I love Tony Horwitz’s nonfiction. He has a simple formula: he picks some interesting, underappreciated bit of history, then explores the modern day geography. The result is a mix of travelogue and history as Horwitz interweaves his own adventures with the history. His best known work is Confederates in the Attic, which I will eventually get around to covering here. I was beyond overjoyed when I saw that he was returning to the South.
Spying on the South retraces the steps of Frederick Olmstead on a pre-Civil War trip through the South. (It wasn’t my focus or his, but Horwitz’s portrait of a young Olmstead, well before his days as a famed landscape artists, is delightful.) Horwitz alternates historical tidbits with his own misadventures. I said travelogue, but that undersells it. How many travelogues include one leg by coal barge and another by mule? The real joy of these sections are the people Horwitz meets along the way. He treats them with dignity and humanity, and their disparate stories will do far more to flesh out hillbillies and white working class Americans for the person who entry to the field was Hillbilly Elegy than a work like, say, Appalachian Reckoning.
I should make clear, though, that this is not a work that primarily focuses on hillbillies. Horwitz starts in West Virginia, but he also spends time in Kentucky, Tennessee, along the Mississippi, in Louisiana, Texas, and on the Texas-Mexico border. I was disappointed to learn that Horwitz only covers the there (not the back again) of Olmstead’s second trip. He leaves out, then, stops in Chattanooga, Asheville, and Abingdon that would have been of particular interest to me. And I loved the book, but the West Virginia chapter makes me really wish Horwitz had written a book on Appalachia and the Rust Belt instead.
Olmstead made his journeys through the South a mere decade before the Civil War. It wasn’t a pleasure trip: he sent regular dispatches back to New York for newspaper publication, and he collected and edited those dispatches into a three-volume book (since Horwitz skips the return journey with its long leg through Appalachia, I’m going to pick up the third volume, A Journey in the Back Country). Olmstead intended to foster dialogue in a country sharply divided; instead he came to see the South as intransigent and became radicalized (he would later moderate and arguably betray his principles by designed segregated spaces in the South).
As the subtitle suggests, Horwitz also takes an odyssey across the American divide. His experience writing Confederates in the Attic notwithstanding, Horwitz is open about how little he knows about the territory he covers, especially Texas. The people he meets are very much foreign to him—culturally, politically, and economically.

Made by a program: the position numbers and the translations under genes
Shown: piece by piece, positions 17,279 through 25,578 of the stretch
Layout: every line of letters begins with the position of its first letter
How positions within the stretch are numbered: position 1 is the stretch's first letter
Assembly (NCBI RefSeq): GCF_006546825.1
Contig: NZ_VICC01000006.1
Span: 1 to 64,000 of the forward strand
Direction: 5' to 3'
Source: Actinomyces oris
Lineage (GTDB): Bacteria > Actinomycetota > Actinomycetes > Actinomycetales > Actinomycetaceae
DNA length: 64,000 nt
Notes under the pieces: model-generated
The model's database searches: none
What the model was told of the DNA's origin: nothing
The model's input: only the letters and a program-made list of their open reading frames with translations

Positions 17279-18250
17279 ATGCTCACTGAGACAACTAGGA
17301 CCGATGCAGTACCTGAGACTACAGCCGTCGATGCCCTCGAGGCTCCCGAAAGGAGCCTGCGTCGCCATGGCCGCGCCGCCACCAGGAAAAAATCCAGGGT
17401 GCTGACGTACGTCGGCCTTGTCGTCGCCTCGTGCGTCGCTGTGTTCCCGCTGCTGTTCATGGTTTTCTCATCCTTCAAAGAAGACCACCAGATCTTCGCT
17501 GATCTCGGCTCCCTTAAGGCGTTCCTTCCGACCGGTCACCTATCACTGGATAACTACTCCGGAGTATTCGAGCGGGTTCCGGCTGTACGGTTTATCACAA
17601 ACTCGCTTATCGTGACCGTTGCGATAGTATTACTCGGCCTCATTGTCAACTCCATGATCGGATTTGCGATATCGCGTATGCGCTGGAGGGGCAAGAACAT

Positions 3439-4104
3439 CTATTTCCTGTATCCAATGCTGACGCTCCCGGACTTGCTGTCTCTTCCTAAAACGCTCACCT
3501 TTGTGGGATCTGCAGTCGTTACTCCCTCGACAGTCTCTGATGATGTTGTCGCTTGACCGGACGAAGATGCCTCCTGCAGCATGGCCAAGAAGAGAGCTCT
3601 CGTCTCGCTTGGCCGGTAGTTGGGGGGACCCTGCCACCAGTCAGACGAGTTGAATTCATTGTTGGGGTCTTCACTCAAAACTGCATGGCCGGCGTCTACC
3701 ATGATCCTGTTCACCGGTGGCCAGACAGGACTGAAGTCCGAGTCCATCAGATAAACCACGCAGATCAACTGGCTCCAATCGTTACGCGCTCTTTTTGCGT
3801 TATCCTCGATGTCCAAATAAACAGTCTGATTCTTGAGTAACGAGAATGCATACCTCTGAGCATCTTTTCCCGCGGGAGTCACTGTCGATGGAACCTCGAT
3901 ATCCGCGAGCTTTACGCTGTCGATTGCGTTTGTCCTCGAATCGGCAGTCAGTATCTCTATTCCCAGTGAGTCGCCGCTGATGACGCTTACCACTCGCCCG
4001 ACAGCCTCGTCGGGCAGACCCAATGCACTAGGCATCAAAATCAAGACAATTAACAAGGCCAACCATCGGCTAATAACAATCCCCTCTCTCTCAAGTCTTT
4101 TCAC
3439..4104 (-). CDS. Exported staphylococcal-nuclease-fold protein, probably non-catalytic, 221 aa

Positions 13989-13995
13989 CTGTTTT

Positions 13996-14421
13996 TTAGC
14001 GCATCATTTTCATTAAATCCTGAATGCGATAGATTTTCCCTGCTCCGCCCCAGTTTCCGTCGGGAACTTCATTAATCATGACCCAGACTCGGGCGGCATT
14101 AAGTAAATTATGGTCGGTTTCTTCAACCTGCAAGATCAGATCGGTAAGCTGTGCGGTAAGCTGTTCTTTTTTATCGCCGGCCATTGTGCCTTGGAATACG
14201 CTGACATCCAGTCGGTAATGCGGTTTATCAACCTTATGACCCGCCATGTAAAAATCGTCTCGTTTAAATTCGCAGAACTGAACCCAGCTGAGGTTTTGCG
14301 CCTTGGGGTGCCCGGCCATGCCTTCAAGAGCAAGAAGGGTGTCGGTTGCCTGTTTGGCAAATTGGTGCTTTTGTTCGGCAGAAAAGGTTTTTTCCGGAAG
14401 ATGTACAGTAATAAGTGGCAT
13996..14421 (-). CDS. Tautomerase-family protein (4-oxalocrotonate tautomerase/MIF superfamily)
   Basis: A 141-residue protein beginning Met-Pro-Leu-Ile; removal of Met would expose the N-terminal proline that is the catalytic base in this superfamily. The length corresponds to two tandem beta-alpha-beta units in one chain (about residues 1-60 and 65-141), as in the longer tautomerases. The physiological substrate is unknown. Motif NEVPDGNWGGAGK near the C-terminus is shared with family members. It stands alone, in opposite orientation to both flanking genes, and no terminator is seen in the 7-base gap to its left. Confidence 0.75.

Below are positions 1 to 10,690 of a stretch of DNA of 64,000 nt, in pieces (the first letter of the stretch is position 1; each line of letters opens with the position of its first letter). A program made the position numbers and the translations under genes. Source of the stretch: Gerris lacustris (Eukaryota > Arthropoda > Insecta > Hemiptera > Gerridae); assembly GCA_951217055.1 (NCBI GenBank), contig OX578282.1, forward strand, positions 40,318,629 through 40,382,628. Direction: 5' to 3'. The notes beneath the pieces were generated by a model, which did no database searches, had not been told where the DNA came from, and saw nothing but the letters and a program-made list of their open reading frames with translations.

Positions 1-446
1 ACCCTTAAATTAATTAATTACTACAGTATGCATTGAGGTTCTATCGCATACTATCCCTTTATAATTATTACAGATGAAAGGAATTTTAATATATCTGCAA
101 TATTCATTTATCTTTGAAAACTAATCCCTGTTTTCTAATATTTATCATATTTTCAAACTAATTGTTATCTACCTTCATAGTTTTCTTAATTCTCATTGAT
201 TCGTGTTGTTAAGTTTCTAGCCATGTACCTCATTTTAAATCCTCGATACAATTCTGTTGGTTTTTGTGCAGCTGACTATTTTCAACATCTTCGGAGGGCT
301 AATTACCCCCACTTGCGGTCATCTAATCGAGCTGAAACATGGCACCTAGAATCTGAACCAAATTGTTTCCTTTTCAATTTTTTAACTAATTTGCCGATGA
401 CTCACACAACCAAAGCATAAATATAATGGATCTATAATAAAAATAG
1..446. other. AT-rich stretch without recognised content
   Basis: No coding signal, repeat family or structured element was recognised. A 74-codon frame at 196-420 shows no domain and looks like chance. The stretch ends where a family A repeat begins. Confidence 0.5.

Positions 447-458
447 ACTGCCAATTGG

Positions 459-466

Spying on the South seems well-timed, and it is, but it isn’t directly a response to Trump. Horwitz sets off on his journey in West Virginia before the 2016 primaries even started. This is a good reminder that Trump is not sui generis. There is a lot happening in this country that won’t stop happening when he exits its political stage. As the narrative and timeline progress, Trump begins to intrude, but Horwitz does an admirable job not using him as a crutch.
This is Horwitz’s most political and most pessimistic book, but it still has everything that makes his other books so special. The coal barge highlights “a good living for country boys” where they “can still work from the neck down.” A sojourn at a weekend devoted to mudding and Horwitz’s misadventures on a mule are enormously entertaining. Horwitz humanizes the people of the Red States he crosses throughout (a mortal sin in the eyes of the sort of Leftists Horwitz compares to Wahhabists). Among other things, Horwitz’s narrative highlights the cultural diversity of the Red States. West Virginia is very different than Cajun Louisiana is very different than rural east Texas is very different from the Texas-Mexico border. The focus is rural, with cities like Nashville and Houston getting short shrift. The economic contrast between the rural Appalachia and South and the cities of Texas is stark.
Horwitz works hard to see the best in people, but the South has an ugly history with race, in a place where “the past is never dead. It’s not even past.” Horwitz goes on plantation tours that somehow manage to avoid any mention of slavery in Mississippi and is subjected to racial slurs by Texans who insist there is a camp of Muslim insurgents in their rural county (Horwitz, who worked extensively in the Middle East as a journalist, offers to go check it out). His story of a slaveholder who attempted to join in political reform after the Civil War ends in the slaughter of dozens of African-Americans.
Spying on the South may not be Horwitz’s most enjoyable book, but it is his most relevant to what I am doing here. It is the sort of book that the working class-curious neophyte ought to read, and early. Even if you aren’t so culturally oblivious, you are sure to learn something from the history side.
4.5 of 5 Stars.